Tiedemann retired 15 straight batters over his five innings, with nine strikeouts. After the first batter of the game flared out weakly to second, the next eight in a row went down on strikes (six swinging and two looking). Batters were a little more successful the second time through, in the sense that first five putting the day in play. Here too, there was one instance of good contact, a line drive right to the shortstop by Pirates prospect Tsung-Che Cheng, but the others were three weak ground balls and a routine fly out. He then struck out the last batter he saw.

Tiedemann was flat out dominant. He only needed 57 pitches (41 strikes), getting ahead of 12 of 15 batters while only getting into a three ball count once. That’s not even the most ridiculous part. Bradenton batters took 30 swings, with 18 of them coming up empty for a stunning 60% whiff rate (six were fouled, with six more in play).

Tiedemann’s fastball sat comfortably in the mid-90s, touching a couple 97s early. He used essentially two breaking balls effectively, a slider in the mid-80s and a slower curve version in the 79-81 range. He was mixing in the change-up early but it was more of a show-me quality pitch, the one thing he didn’t really have working (and he didn’t need it).

For the season, Tiedemann’s line sits at a 0.90 ERA in 20 innings, with just 5 hits allowed and 33 strikeouts against 10 walks. If you want to nitpick, the walk rate is a little high...but everything else is stellar. It’s a huge up arrow even given the preseason hype he was receiving, and really the only question at this point is how long he stays in Dunedin. My guess would be another month to wait out the wet Pacific Northwest spring weather, and then he’ll off to the more temperate confines of Nat Bailey.

Here too, the perfect game didn’t much outlast Tiedemann, as reliever Jimmy Robbins walked the second batter he faced, and then gave up a pair of hard line drive singles opening his second inning of work. But the shutout was preserved in a 7-0 win.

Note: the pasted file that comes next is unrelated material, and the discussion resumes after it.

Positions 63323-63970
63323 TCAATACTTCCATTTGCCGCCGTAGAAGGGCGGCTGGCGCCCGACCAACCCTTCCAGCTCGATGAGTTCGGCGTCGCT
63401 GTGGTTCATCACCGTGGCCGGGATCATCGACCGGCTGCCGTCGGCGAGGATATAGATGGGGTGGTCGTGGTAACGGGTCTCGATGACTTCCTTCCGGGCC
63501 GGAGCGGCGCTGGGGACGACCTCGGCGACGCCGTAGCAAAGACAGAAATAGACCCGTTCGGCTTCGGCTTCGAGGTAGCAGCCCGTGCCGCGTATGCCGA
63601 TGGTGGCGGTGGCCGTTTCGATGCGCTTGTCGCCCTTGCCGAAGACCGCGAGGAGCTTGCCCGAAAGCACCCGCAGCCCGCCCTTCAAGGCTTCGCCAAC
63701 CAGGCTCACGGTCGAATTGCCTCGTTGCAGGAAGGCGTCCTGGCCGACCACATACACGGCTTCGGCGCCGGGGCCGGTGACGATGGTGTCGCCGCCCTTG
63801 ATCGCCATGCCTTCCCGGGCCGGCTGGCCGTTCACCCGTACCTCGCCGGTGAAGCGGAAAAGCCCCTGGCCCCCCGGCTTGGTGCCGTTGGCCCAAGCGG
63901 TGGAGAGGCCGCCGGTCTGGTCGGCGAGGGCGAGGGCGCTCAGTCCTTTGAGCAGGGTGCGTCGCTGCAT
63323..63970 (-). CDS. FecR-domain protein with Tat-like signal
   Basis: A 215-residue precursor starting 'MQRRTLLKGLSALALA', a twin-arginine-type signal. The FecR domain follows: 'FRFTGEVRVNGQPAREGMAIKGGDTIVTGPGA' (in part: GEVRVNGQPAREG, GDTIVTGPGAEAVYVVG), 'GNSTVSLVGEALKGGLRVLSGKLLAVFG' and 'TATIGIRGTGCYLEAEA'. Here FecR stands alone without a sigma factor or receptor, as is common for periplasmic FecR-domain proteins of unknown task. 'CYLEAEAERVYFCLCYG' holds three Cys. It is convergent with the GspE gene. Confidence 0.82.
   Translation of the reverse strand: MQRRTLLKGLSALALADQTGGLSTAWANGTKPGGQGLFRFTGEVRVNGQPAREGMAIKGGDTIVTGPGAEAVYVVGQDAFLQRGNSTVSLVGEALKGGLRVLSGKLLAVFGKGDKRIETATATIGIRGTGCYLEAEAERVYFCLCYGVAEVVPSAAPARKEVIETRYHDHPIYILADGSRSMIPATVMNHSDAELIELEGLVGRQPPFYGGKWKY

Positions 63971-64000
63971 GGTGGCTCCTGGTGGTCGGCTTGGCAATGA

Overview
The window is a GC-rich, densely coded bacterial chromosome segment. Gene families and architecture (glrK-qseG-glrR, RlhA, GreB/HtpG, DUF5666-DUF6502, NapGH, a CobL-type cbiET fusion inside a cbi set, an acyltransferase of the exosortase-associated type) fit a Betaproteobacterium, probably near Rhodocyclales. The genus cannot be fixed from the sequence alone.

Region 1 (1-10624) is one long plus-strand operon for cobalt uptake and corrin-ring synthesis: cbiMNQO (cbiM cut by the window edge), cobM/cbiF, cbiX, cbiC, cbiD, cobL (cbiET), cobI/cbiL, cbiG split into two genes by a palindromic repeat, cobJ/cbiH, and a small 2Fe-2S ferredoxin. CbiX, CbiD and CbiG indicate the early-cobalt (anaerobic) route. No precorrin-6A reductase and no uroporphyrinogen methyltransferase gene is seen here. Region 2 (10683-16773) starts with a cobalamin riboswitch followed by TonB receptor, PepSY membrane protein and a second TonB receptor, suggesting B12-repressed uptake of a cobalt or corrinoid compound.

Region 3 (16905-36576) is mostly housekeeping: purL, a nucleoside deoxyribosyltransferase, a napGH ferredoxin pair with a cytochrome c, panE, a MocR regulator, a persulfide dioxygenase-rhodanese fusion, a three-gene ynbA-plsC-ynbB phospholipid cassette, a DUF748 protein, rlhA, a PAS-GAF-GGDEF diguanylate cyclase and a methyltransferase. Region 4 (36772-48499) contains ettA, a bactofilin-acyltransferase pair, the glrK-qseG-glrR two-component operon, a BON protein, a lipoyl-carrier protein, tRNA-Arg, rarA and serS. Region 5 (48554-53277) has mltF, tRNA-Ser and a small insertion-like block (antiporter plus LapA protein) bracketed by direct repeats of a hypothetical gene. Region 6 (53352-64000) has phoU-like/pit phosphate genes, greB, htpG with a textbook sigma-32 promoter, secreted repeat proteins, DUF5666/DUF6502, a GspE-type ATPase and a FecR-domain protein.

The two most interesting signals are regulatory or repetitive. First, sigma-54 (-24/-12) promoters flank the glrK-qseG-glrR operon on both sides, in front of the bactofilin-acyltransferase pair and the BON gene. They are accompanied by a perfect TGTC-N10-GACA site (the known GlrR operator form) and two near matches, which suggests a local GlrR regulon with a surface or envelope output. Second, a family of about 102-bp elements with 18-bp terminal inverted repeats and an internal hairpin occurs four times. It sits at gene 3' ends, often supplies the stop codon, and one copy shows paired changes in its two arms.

Finally, it didn’t happen on the weekend but one more pitching prospect very much bears mentioning. Yosver Zulueta made his long-awaited debut for Dunedin the day before Tiedemann’s gem and happily, his 2022 season debut lasted a little longer than two pitches, In fact he dominated over 4 shutout innings, allowing just a hit and walk against seven strikeouts.

Zulueta also brought top notch gas, sitting 94-97 throughout the five innings and topping out with a 99 (technically 98.6) in the second inning. He also leaned heavily on two breaking balls, the slower curve generally in the 78-81 range and a harder slider in the 84-86 range. The two did sort of run together at times into more of a slurve in the 82-84 range. He also mixed in about a half dozen change-ups, mostly in bunches here in there, getting a couple whiffs and flashing promise.

Zulueta jumped ahead of 10 of 14 batters, and induced 14 swinging strikes on 24 swings for an also ludicrous 58% whiff rate. He also managed contact exceptionally well, as the lone hit came on a ground ball up the middle. Really only one ball was squared up reasonably well off him, a short line drive (“gliner”) speared by the first baseman.

The biggest thing for Zulueta will be staying healthy and building innings, but too too will be fun to track.